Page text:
Investors in aerospace giant Cobham have approved a £4bn takeover by private equity firm Advent International, despite fierce opposition from the company’s founding family.
More than 93 per cent of investors approved Advent’s offer of 165p per share, which marked a 50 per cent premium on Cobham’s three-month average share price and was previously recommended by the board.
The vote brings to an end a bitter dispute over the manufacturing giant’s future, with the Cobham family rejecting the offer over national security concerns.
In August Lady Nadine Cobham, whose late husband Sir Michael was the son of the firm’s founder, penned a letter to the government warning a sale could weaken the UK’s defence industry.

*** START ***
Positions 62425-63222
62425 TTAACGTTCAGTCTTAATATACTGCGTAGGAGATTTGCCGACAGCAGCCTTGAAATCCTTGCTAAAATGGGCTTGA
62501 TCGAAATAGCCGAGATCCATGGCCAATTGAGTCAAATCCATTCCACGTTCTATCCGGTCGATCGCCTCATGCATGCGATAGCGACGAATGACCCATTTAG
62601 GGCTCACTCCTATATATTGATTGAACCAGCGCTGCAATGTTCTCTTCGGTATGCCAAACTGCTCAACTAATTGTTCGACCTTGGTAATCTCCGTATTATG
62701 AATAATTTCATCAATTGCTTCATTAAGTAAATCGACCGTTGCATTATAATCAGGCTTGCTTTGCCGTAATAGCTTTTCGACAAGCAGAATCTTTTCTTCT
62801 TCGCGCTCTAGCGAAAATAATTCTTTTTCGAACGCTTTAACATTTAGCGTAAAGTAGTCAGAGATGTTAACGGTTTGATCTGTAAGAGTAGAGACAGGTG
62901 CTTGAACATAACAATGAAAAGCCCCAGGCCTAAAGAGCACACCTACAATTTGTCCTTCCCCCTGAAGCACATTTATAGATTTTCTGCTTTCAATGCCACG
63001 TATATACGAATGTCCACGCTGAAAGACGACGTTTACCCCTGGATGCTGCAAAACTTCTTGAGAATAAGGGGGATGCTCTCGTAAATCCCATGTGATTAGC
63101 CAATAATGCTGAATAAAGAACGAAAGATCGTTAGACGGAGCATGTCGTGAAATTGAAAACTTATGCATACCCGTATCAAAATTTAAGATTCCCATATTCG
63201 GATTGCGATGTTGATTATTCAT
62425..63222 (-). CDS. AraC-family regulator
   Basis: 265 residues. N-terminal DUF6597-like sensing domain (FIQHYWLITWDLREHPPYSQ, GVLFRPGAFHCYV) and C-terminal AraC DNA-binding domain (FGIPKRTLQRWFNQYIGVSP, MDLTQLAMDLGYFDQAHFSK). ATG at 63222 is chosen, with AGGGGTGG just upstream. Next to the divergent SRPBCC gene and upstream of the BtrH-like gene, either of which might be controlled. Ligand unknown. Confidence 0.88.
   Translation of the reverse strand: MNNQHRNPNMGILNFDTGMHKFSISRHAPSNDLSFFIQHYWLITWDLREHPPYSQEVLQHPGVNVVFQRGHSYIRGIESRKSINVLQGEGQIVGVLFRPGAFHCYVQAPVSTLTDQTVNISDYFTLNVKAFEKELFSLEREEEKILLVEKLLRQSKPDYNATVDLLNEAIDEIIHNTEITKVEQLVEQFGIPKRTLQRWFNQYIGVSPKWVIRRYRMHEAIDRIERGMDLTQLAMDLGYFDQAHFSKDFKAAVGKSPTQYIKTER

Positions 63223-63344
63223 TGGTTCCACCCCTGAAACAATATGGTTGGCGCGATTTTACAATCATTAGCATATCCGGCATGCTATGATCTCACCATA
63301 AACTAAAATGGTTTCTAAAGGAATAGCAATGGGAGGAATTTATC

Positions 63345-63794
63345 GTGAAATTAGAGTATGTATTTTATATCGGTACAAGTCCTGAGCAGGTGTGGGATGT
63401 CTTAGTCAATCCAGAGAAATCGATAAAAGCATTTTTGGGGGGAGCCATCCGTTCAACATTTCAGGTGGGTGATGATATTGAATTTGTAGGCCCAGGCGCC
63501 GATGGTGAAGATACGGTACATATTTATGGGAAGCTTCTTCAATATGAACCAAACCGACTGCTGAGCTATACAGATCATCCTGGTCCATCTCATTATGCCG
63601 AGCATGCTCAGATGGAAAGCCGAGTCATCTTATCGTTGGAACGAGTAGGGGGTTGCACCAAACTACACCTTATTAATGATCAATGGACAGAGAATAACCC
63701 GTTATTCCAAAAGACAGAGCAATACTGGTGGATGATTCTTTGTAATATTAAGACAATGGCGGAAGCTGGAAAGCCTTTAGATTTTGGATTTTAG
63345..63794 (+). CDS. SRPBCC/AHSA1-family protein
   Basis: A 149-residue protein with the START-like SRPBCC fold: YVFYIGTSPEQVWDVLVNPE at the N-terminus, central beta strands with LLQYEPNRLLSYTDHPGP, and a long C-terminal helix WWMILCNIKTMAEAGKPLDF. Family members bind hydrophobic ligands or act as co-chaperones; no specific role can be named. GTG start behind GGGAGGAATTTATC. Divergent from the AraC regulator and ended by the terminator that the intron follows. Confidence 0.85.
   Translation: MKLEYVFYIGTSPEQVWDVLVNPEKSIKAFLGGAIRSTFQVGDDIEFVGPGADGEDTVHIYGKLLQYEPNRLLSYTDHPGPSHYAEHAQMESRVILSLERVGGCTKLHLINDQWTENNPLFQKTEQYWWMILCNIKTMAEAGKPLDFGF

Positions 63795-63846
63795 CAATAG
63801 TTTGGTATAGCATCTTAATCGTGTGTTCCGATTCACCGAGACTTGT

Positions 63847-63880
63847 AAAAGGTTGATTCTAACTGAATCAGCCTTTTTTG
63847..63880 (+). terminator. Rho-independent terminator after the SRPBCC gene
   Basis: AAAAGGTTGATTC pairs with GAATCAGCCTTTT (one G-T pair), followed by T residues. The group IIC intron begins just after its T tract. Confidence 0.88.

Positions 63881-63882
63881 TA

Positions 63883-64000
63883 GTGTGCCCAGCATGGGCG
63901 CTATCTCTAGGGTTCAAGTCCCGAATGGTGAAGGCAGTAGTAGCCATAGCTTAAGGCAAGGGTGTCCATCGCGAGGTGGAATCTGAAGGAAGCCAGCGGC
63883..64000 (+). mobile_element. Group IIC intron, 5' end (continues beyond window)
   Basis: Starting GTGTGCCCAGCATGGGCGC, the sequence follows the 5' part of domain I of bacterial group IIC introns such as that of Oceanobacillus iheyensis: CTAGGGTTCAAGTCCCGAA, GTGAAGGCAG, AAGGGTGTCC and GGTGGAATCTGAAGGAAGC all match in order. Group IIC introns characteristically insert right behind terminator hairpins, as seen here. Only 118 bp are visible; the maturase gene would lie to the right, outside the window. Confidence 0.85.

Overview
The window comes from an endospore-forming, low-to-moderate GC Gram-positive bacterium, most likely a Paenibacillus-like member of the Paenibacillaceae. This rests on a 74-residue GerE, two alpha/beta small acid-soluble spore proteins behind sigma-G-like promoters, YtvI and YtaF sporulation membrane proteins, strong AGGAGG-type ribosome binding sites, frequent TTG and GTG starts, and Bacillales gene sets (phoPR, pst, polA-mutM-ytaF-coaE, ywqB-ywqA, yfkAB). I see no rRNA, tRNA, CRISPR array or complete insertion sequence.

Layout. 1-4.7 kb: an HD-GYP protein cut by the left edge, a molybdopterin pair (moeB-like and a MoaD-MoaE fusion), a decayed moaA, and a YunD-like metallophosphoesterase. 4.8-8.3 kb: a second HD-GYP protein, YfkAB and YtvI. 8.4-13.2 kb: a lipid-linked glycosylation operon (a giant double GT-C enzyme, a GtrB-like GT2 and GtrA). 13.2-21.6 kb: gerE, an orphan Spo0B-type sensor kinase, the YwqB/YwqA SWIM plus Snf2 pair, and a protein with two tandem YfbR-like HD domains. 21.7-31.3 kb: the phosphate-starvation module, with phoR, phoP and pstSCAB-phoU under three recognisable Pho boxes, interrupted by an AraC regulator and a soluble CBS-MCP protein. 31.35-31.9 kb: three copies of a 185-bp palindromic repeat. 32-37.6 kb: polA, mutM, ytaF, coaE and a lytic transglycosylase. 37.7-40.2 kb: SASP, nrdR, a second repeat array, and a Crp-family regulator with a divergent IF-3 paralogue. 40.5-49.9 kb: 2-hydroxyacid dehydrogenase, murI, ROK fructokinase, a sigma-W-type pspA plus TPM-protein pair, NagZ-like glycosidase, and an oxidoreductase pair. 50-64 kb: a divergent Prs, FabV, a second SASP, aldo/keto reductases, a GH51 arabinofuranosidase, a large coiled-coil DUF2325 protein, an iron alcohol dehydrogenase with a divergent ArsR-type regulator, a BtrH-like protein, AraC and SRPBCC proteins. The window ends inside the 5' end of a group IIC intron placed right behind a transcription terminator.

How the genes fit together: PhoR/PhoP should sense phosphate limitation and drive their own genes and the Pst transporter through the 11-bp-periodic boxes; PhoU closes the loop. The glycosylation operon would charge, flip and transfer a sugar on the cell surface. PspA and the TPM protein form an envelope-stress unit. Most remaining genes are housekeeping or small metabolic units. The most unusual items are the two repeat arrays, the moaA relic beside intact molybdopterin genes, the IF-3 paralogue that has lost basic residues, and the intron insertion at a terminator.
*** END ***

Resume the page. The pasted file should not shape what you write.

This stance was backed by Sanderson Asset Management, Cobham’s eleventh largest shareholder, which revealed it was “inclined to vote against” the deal.
Silchester International Investors, which was Cobham’s largest shareholder when the deal was announced in July, also urged the board to find a better offer.
Despite the concerns, the overwhelming majority of investors passed the motion at today’s meeting, sending shares in Cobham up just under one per cent.
Chairman Jamie Pike told shareholders the board had “pushed as hard as they could push” and engaged in some “arm wrestling” before settling on the £4bn price tag.
The Dorset-based company, best known for its air-to-air refuelling technology, has been plagued by a string of profit warnings and contract disputes in recent years.
Advent, which has capitalised on the weak pound to swoop on the defence firm, has argued the deal will boost Cobham’s access to contracts in the US.
Main image credit: Getty